Luke Saunders, who founded prepared salad company Farmer’s Fridge in 2013, has been through several funding rounds, and this spring, he exchanged some company equity for a $10 million influx of capital from Danone Ventures and investment firm Cleveland Avenue. “We’re venture-backed, which makes sense for our business,” says Saunders. But he too advised entrepreneurs to proceed carefully as they seek funding sources. “I always tell anyone who asks that the first thing you should do is spend all of your own money. You really want to get your business far enough along that it’s investable. … If it’s not clear that your product is actually going to work in the marketplace, you can certainly get money, but it’s usually very expensive money. In other words, they want to buy a lot of your company for not a lot of money.”
On the other hand, it’s not uncommon in the current entrepreneur-friendly environment for a giant food company to make a major investment to scoop up a small food or beverage brand. Hormel Foods spent $286 million to acquire natural and organic nut butter company Justin’s last year, and Unilever acquired specialty condiment company Sir Kensington this spring. “Companies like Kraft Heinz or Unilever, they really struggle with innovation … to create and bring new products to market in the way that a start-up can do, so their strategy really is to acquire them,” says Lenhardt. “And they’re willing to pay a lot of money to participate in the clean ingredients, better-for-you food space.”
Another indicator of the strength of the entrepreneurial movement may be the quality of the employees it is attracting. Lebovich says he’s been pleasantly surprised at how easy it’s been to bring smart young talent into the fold at Chicago-based PRE Brands. “There are all these huge CPG companies in Chicago,” he says. “Those CPG companies are chock full of Millennials … who are, I think, a bit disenchanted with what they do, the companies they work for, and the products they represent. I have interviewed over the past couple of years certainly hundreds of people, and a common theme is, ‘I want to do something that agrees with me not just financially but also emotionally.’”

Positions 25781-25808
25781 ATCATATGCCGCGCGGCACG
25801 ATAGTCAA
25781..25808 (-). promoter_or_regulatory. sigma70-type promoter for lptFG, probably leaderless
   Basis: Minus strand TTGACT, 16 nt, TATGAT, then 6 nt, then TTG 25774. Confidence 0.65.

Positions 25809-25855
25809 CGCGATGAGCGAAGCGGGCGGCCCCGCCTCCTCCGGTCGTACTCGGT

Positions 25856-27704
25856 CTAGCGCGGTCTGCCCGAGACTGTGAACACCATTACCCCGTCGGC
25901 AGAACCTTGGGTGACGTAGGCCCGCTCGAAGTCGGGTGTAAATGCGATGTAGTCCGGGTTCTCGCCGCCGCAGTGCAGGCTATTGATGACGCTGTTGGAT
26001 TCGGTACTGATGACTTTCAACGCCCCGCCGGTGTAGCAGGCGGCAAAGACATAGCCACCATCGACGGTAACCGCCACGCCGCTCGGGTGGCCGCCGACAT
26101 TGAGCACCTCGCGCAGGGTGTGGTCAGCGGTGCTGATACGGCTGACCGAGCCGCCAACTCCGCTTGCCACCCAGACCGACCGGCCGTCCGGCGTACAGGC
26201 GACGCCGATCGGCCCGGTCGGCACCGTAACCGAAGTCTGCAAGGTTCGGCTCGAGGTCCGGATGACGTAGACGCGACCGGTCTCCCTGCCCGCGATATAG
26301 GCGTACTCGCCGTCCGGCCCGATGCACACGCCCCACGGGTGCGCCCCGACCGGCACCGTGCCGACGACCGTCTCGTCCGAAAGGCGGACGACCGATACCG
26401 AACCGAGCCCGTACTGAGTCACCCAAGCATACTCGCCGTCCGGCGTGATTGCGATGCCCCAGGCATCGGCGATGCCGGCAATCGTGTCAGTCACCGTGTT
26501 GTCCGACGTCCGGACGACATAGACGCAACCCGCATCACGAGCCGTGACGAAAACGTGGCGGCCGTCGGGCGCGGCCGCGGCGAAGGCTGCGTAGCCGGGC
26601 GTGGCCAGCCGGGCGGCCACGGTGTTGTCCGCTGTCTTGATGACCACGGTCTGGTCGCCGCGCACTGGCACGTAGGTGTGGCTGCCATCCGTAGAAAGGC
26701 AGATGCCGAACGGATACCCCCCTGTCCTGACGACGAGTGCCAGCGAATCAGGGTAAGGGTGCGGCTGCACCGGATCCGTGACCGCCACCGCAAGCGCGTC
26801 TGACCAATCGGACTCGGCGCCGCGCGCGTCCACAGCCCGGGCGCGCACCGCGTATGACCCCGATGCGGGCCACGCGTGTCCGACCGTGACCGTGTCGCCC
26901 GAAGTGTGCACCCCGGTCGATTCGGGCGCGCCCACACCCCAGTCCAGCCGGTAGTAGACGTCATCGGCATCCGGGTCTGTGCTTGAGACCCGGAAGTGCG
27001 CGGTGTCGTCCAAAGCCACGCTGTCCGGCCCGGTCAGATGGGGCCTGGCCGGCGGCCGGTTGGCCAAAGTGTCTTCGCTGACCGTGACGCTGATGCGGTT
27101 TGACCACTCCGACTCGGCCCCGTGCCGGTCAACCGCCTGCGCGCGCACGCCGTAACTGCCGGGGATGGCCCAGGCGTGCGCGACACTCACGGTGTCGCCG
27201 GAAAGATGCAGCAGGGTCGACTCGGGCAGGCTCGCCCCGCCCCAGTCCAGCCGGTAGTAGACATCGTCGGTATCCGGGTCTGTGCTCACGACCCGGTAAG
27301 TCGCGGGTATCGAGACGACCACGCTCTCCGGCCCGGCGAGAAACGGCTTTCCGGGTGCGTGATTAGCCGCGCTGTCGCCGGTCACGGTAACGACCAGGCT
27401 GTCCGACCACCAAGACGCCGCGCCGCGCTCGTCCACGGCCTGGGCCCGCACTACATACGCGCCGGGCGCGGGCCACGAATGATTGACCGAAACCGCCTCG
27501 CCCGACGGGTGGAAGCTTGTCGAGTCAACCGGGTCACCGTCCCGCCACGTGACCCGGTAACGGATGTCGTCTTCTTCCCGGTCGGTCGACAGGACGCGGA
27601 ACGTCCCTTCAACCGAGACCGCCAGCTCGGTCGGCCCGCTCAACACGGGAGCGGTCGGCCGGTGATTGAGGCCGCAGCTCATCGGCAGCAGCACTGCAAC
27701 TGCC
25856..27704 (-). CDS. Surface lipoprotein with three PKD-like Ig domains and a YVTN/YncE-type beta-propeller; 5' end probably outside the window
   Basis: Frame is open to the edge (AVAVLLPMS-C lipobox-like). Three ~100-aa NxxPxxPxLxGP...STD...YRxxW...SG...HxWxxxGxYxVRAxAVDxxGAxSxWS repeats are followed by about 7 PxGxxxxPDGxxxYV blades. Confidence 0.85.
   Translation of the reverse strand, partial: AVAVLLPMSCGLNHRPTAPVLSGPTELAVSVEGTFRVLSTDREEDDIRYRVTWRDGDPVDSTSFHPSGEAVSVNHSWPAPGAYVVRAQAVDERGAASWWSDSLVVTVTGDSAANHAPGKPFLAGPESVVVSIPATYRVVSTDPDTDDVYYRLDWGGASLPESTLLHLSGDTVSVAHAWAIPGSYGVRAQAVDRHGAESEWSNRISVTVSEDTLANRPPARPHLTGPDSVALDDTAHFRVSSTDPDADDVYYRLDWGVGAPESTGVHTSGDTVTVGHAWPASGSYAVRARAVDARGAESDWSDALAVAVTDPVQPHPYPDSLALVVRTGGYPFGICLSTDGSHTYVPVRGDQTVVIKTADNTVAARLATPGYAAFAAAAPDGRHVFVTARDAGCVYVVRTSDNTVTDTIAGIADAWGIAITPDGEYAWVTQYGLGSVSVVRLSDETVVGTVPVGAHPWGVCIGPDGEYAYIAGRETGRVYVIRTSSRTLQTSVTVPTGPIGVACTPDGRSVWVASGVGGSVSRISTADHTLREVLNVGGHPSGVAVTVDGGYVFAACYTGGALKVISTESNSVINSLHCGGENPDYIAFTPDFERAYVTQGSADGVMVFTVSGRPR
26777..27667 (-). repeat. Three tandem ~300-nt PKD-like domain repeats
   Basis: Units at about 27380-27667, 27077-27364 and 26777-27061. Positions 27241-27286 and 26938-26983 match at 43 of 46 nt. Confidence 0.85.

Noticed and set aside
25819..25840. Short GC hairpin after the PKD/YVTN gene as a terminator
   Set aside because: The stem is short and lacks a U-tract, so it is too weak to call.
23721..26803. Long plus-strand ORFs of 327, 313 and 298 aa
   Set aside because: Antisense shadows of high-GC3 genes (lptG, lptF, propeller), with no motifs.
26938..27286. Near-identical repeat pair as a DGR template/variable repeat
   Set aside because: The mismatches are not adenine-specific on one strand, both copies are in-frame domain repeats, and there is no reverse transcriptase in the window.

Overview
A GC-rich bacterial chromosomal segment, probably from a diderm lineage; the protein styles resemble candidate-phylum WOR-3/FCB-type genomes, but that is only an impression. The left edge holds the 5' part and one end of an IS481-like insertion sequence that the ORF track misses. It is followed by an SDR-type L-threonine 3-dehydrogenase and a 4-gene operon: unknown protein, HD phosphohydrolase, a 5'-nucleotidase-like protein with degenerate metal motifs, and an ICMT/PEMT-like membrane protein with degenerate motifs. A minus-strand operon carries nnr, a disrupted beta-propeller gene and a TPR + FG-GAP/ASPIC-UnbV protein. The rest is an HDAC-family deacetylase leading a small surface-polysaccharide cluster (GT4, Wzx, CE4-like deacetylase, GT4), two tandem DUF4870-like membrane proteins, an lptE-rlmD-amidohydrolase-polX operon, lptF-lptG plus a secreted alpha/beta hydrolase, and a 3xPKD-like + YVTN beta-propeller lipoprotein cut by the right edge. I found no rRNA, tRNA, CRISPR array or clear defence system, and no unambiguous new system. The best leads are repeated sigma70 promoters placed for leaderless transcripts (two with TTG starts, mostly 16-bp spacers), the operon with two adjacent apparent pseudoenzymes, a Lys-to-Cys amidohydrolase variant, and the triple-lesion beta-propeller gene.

“I think entrepreneurship is a pretty sexy career these days,” says Lenhardt. “There’s a strong labor force looking to get involved in start-ups.” At Farmer’s Fridge, staff members have degrees from prestigious universities like Northwestern and MIT, and Saunders himself is a graduate of elite Washington University in St. Louis.
Where the Market Is Headed
It’s clear that small companies will continue to play an ever-bigger role in the food industry. Small manufacturers now account for 19% of food and beverage dollar sales, an increase of two percentage points over five years ago, which represents about $2 billion in sales volume, according to recently released Nielsen data (Nielsen 2017). And small companies are driving more than half (53%) of the sales growth, according to Nielsen. It’s clear who is losing ground. Over the same time frame, the largest manufacturers’ share of sales declined from one-third of the market to 31%, Nielsen reports.
Let’s take a look at five young entrepreneurs whose companies are contributing to these shifting market dynamics. Their approaches to market, decisions about funding, educational backgrounds, and business philosophies vary, but they have some commonalities—commitment, persistence, the willingness to ask questions, and of course, big ideas.
Mary Ellen Kuhn is executive editor of Food Technology magazine ([email protected]).
IFTNEXT is made possible through the generous support of Ingredion Incorporated, IFT’s Platinum Innovation Sponsor.